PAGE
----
One issue is that early entrants into the solar energy market in Taiwan secured high Feed-in-Tariffs (FITs) for supplying their energy and they are, understandably, unwilling to terminate these lucrative contracts. While new capacity is being added, according to Lee, private developers are asking a large premium to regular electricity rates for this. Even though onshore wind is much cheaper than solar energy, there is currently very limited onshore wind supply and also limited plans for expansion, which means that most companies will have to purchase solar power. Another issue is that private developers don’t want to bother dealing with small users and prefer to offer only sizeable allocations to large energy users.


Once the FIT system is phased out and existing contracts end, there will be more supply available and prices should get cheaper. However, this will take several years and many companies are not willing to wait. For them the only options are to compete with other companies for new capacity or certificates, and thereby expect to pay a high price, or build their own capacity.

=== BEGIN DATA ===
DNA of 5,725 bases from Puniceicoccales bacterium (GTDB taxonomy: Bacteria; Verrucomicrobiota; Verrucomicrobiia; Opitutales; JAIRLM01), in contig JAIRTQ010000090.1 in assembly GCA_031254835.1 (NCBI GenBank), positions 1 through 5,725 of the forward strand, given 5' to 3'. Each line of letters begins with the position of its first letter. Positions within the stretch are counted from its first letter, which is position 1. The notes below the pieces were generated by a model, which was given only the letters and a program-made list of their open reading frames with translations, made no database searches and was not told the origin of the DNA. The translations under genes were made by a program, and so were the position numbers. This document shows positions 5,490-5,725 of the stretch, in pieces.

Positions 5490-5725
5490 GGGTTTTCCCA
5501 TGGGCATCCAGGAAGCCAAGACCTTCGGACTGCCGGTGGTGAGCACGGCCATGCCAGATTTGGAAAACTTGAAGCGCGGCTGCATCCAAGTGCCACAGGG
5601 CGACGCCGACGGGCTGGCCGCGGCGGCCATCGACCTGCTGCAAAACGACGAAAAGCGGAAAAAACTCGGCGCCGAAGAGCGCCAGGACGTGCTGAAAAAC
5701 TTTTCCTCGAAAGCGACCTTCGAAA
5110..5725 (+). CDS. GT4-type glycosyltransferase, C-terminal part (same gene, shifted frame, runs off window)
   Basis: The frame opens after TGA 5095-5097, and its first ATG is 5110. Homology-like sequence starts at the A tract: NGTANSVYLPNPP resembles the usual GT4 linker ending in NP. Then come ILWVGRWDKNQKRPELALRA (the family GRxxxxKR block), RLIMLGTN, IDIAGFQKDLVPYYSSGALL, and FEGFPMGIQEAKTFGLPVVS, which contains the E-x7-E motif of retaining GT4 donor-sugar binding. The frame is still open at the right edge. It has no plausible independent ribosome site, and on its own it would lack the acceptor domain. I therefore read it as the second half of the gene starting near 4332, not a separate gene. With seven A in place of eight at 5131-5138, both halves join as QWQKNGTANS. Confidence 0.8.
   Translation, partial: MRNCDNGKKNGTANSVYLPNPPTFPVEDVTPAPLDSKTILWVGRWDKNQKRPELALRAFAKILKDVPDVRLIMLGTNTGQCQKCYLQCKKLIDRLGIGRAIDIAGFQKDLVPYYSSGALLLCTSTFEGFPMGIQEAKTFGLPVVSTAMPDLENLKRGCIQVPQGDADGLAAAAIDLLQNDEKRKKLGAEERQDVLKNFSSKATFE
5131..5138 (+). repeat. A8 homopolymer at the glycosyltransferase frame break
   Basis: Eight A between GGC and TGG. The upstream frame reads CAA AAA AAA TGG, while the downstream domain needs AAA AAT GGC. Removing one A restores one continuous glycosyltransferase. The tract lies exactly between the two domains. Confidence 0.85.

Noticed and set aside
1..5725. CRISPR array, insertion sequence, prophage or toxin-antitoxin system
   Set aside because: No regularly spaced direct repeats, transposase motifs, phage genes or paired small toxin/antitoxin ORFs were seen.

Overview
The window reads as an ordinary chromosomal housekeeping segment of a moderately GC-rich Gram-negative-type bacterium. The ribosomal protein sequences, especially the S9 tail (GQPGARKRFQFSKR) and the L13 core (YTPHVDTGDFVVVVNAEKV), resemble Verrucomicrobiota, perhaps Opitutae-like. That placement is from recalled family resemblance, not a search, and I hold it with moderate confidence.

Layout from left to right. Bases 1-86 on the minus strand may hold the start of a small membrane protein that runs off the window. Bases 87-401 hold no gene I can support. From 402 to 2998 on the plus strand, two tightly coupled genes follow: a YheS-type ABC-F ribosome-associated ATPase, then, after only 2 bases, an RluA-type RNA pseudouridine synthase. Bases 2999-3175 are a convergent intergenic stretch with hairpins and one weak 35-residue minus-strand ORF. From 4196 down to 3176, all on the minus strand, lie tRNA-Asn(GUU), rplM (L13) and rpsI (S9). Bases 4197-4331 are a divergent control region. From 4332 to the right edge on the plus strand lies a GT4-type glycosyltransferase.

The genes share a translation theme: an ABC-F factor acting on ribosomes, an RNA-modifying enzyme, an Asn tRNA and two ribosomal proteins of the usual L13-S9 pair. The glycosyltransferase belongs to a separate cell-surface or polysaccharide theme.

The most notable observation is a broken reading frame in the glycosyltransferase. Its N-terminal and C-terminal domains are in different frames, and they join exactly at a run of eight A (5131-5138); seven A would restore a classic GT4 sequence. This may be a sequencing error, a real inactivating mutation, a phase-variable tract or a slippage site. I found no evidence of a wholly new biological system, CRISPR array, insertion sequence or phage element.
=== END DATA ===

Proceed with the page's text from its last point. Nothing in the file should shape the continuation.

After weighing the costs of outsourcing to a private contractor versus building its own capacity, TCI is now considering building its own solar plant. However, while on the surface, this may seem to be the cheaper option, it does not take into account the risks of building and operating a power plant. In addition to the high upfront costs, companies operating their own plants would also have to take on all the other administrative and financial tasks and risks associated, including hiring staff, negotiating contracts with banks, insurance companies and multiple suppliers for procurement and then overseeing the process of construction and maintenance. At best, taking this route is an unwelcome distraction from a company’s core business. At worst it could end up becoming a costly liability.